Our Daughter’s Meaningful Bat Mitzvah
Despite recent negative press, bar/bat mitzvah celebrations can be a profound experience for the entire family.
Many parents would be glad if their child expressed an interest in religion, but for one Jewish mom in California, a daughter's request to have a bat mitzvah provoked disappointment and a confused wondering where she'd gone wrong as a mother.
"A child feeling the pull of religion suggests the child is looking for something, something big and important that you as a parent are failing to provide..." wrote Elizabeth Weil in a heartfelt piece in The New York Times on October 11, 2015. She recounted how she and her non-Jewish husband have chosen to raise their two daughters without religion, how religion to them seems fanatical, "a sign of impending breakdown".
Resigned to marking her daughter Hannah's bat mitzvah, Ms. Weil was skeptical: "Conventional temple? No, thank you. This was Hannah's journey, not ours."
Our daughter at the Kotel
Ms. Weil might be especially outspoken in her opposition to organized religion, but she's hardly an outlier in the Jewish community. Over the past decade, the number of Jews opting out of traditional rituals has exploded. Fully 22% of American Jews categorized themselves as following "no particular religion" in a 2013 study – up from only 7% in 2001.
I've noticed this trend myself – at least as it plays out in bar and bat mitzvah celebrations. One acquaintance recently explained that while her son was turning 13, they weren't bothering with a bar mitzvah – religion wasn't that important to them. Another woman explained she was sparing her kids the stress of preparing for lengthy services and speeches by skipping their bar and bat mitzvahs.
She doesn’t realize that when it comes to bar and bat mitzvahs, "skipping" them isn't really option. They happen no matter what – whether you have a huge party or service to mark the day, or whether you skip the whole celebration instead.
Meaning "son and of the commandments" (bar mitzvah) and "daughter of the commandments" (bat mitzvah), the terms refer to any Jew who has reached the age of maturity (12 for a girl and 13 for a boy) – no matter what they do (or don't do) to mark the transition.
(I remember once reading in a novel about a Jewish woman who'd never been "bat mitzvahed" and so wasn't really Jewish. Horrified, I called up two friends and told them about the book. I couldn't believe that anyone believed you weren't fully Jewish without a ceremony or certificate to mark this milestone. Turns out both women I called were under the same impression.)
The recent celebration of our daughter's bat mitzvah provided a very meaningful experience for our family. Long before she turned twelve, we started thinking about ways to celebrate. A friend told us of a beautiful book she'd seen that parents had compiled for their bat mitzvah girl. Months before, they'd written to various famous people and role models, asking what advice they'd give their daughter – then compiled all the letters they received in reply into a meaningful gift. Another friend shared how her daughter started tutoring children with disabilities as a mitzvah project to mark her day: the experience made such a profound mark on her that she chose to go into special education professionally.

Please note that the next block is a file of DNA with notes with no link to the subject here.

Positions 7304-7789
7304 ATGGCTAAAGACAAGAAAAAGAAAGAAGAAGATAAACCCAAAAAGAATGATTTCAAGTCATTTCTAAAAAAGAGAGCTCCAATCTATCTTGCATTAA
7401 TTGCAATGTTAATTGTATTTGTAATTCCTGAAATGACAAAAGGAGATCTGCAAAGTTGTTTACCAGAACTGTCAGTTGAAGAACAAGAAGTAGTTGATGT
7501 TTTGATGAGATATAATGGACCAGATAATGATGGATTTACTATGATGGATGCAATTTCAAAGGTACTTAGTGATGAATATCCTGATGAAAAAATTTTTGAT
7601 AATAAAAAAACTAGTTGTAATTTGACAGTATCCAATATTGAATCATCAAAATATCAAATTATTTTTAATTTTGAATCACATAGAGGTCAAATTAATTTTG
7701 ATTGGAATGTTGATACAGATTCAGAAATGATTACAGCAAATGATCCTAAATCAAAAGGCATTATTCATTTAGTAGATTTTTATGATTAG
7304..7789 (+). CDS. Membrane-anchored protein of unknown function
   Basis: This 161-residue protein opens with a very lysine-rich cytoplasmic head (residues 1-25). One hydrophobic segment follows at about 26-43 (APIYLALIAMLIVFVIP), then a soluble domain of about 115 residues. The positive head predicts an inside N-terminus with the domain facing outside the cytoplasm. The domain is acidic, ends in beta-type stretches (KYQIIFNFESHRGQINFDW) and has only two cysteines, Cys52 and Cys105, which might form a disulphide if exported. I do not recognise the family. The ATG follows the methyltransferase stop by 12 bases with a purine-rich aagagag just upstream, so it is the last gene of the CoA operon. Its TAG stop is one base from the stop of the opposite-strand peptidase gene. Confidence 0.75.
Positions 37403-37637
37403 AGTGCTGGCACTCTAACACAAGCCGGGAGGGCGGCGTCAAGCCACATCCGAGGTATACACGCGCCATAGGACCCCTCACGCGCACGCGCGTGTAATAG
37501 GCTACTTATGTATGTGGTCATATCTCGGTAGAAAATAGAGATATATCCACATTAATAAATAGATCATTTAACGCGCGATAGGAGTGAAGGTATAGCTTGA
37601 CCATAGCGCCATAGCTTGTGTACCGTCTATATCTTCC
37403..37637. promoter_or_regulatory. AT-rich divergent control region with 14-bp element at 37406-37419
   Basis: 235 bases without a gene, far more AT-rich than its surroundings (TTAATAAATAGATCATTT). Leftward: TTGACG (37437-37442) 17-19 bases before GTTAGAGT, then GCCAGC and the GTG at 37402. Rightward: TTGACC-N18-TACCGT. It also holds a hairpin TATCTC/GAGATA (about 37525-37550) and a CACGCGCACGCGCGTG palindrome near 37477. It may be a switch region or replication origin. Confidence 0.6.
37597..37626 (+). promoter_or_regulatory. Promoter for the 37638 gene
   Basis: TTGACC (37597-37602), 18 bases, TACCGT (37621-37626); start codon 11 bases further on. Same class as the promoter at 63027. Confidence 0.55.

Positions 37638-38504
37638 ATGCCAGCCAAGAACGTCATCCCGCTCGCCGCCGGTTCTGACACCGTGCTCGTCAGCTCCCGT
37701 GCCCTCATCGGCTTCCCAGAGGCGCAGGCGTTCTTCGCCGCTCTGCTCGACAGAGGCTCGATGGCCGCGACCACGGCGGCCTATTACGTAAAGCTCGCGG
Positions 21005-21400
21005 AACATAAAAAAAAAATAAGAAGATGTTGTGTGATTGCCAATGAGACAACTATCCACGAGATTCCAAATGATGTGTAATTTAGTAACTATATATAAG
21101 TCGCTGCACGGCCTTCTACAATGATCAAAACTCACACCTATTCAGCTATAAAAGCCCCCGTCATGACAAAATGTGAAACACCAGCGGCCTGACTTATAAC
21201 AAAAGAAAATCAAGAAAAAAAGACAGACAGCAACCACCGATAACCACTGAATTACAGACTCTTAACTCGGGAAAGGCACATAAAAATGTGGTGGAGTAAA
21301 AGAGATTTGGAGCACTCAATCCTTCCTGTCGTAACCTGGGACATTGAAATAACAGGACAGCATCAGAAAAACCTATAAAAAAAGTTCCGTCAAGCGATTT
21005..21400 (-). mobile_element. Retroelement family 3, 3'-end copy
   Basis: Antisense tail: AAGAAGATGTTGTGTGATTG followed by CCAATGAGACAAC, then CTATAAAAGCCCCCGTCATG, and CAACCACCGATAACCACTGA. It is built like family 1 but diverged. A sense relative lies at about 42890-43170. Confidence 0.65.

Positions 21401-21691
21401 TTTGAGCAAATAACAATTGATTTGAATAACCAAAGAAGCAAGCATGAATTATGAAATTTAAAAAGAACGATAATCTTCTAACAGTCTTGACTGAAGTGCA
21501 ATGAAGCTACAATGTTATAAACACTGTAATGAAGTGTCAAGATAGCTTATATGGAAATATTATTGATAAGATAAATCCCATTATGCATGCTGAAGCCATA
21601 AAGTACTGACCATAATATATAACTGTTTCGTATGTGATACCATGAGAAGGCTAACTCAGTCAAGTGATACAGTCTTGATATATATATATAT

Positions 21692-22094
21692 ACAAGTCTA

"What would you like to do for your bat mitzvah?" I asked my daughter a year before her special day. To my surprise, she was full of ideas. "The moment I turn 12," she said firmly, "I'd like to be at the Kotel (the Western Wall)". When I demurred, pointing out that it was too expensive, she started brainstorming, eventually bargaining away a year's worth of activities, vacations and summer camp in return for the possibility of visiting the Western Wall – and, unbelievably, persuaded her brothers to join her in giving up their activities too. Celebrating in Israel was no longer her own quirky desire; it was now a major family goal.
That wasn't all. Receiving a flyer about a mother-daughter learning group, my daughter suggested studying a Jewish text together. We chose the classic Jewish book Pirkei Avot – Ethics of the Fathers. I doubted we'd make it through the book, but again, I had not counted on my daughter's own vision of how she wanted to mark becoming a bat mitzvah by strengthening our family bonds. I don't think I ever once suggested picking up the book to study in the evening – I was always too tired – but night after night, she suggested we spend time reading a chapter together. As we worked our way through the text, I appreciated the unique way she looked at things – and the fact that she wanted to use her time not to grow alone or away from us, but together with me, as study partners, instead.
Our daughter's Hebrew birthday fell a week before school let out. We booked our trip to Israel and flew the day before our daughter's bat mitzvah. We arrived late at night, and the next day in the afternoon we made our way to the Old City. In moments, the sun would set and our daughter's Hebrew birthday – her twelfth – would begin.
We turned a corner, and there it was: the Kotel, the place our daughter most wanted to be. Gingerly, she stepped close to the warm, honey-colored stones and prayed the afternoon service. We all lingered by the Wall, savoring the moment, immersed in our prayers. Eventually, we met up together in the plaza in front of the Wall. It wasn't a traditional bat mitzvah. It wasn't formal or scripted. But it was ours. And it the best moment our family had ever had.